UCLA In the News December 11, 2017

UCLA In the News lists selected mentions of UCLA in the world’s news media. See more UCLA In the News.

Is climate change to blame for California’s fires? | KPCC-FM

“There is no singular cause for any real significant event,” said Daniel Swain, a climate scientist at UCLA. “It’s usually a confluence of factors that are important. And in a lot of cases, global warming definitely plays a role and is one of those factors.” (Also: BuzzFeed)

A lesson about mass killings from 200 years ago | New York Times

The scene as described is painfully familiar. Someone snaps, for whatever reason, and sets off on an “aggressive, homicidal, frenzied attack.” In short order, “a lot of people lie dead, and there’s blood everywhere.” Those words could have readily applied to the American cascade of shooting rampages. But the speaker, Geoffrey Robinson, a professor of Southeast Asian history and politics at the University of California, Los Angeles, was instead offering a glimpse of what life was sometimes like two centuries ago in lands that are the modern Malaysia and Indonesia.

Secret to getting workers to save more for retirement | Wall Street Journal

To help these workers save enough for retirement, it is most effective to make savings increases automatic, with incremental boosts taking place every year. Although workers can opt out, research suggests 80% to 90% will choose to remain in the program. (By changing the default, inertia is turned into a positive force.) For comparison, a study we conducted with Ehud Peleg of UCLA using data from Vanguard Group found that only about 25% of workers were enrolled in a savings escalator before Save More Tomorrow was made the default choice.

L.A. should preserve CBS Television City | Los Angeles Times

[Commentary by UCLA’s Zev Yaroslavsky] For starters, movie and television production is our hometown industry. At the moment, production facilities are already in great demand. The nonprofit Film L.A. recently reported that studios and soundstages in the greater L.A. area had an average occupancy rate of 96% in 2016, most of them with television production. The loss of valuable production space would drive thousands of well-paying jobs to other parts of the region, or out of California entirely. No rational city would allow its employment and economic base to shrink without a fight.

Homeless in L.A.: a growing problem | KPCC-FM’s “All Things Considered”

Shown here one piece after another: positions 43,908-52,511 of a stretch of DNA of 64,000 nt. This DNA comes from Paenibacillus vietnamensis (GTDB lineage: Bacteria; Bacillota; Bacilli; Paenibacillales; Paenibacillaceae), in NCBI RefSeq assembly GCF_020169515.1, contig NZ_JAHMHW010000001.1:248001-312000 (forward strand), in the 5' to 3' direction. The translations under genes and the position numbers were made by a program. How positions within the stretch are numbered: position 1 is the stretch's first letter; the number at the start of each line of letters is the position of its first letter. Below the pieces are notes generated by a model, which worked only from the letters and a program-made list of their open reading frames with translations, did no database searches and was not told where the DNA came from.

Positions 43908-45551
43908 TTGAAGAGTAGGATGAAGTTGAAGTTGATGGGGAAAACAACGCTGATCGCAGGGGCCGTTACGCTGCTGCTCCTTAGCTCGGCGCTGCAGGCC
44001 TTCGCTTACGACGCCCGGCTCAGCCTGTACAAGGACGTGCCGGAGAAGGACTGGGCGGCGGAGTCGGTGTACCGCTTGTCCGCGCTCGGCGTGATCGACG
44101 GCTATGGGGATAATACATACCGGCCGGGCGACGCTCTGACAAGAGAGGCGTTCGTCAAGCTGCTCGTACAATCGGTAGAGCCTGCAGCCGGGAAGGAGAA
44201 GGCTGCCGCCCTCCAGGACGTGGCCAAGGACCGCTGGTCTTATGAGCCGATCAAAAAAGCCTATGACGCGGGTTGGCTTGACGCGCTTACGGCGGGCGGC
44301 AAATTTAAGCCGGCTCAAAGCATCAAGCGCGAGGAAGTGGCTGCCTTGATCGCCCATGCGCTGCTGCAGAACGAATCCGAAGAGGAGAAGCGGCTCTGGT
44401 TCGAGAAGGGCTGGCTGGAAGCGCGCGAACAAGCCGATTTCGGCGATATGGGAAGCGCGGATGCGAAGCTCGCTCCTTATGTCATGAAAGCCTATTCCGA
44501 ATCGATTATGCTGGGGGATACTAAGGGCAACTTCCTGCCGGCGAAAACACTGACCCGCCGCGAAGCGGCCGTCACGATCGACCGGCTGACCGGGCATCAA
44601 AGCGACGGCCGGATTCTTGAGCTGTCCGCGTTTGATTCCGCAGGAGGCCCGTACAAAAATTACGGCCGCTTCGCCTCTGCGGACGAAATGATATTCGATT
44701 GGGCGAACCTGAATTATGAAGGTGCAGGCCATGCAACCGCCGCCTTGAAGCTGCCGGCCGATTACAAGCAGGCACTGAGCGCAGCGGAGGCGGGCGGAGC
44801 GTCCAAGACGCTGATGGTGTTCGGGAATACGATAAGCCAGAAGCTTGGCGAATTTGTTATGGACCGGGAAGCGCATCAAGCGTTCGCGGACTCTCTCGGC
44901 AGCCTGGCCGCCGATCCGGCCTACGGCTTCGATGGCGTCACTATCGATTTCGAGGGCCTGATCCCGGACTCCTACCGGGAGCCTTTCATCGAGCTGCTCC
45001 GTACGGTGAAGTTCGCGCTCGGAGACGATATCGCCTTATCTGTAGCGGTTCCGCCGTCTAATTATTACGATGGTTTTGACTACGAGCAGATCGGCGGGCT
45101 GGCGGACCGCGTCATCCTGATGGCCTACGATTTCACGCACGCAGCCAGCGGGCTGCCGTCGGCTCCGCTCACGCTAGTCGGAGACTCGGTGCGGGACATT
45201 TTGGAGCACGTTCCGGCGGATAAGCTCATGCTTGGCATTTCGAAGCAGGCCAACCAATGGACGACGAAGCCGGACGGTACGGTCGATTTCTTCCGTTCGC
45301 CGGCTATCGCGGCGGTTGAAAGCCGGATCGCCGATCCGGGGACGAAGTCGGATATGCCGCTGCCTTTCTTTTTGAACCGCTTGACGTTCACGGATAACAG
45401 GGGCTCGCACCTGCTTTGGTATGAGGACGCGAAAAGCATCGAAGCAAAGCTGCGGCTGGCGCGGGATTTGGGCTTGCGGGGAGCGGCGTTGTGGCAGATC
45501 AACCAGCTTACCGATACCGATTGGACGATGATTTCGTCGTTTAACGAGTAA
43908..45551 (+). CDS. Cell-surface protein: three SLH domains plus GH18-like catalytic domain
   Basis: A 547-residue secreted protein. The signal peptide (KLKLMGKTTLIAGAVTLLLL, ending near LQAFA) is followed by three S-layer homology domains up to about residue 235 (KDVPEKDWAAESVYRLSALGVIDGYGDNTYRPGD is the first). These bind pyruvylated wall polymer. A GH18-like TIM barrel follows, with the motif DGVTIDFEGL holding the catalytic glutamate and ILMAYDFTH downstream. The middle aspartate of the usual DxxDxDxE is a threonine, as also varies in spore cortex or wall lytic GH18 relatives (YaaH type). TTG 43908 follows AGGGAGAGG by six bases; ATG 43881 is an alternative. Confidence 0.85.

“Well, the thing that almost all homeless people share is that they were really poor starting out, and then it just takes one or two things to push you over the edge and into homelessness. That can be one episode of a domestic abuse, or it can be being evicted because the landlord wants to use your apartment for some other purpose. It can be any one of a number of things. But everyone ends up in the same situation as Joryelle and her crew on Skid Row,” said UCLA’s Gary Blasi.

How to talk to kids about fires, other natural disasters | KTLA-TV

“Families are having different experiences right now. And some are having to evacuate, some have extensive loss and are experiencing significant damage. So how people will react depends on some of their experiences right now,” said UCLA’s Melissa Brymer.

Dealing with poor air quality from wildfires | KCAL-TV

“You don’t always see bad air quality. So just because it looks better doesn’t mean it necessarily is better. So I always recommend to be on the side of caution,” said UCLA’s Dr. Nina Shapiro.

Unique chemical signature in atmosphere could help find alien life | ScienceAlert

But now, using a state-of-the-art instrument that managed to detect the difference, researchers from the University of California Los Angeles (UCLA) have discovered there’s a little too much of this heavy form of nitrogen. A whole two percent extra, to be exact. “Our one-of-a-kind Panorama mass spectrometer allows us to see this for the first time,” says Edward Young, a geochemist and senior author of the study.

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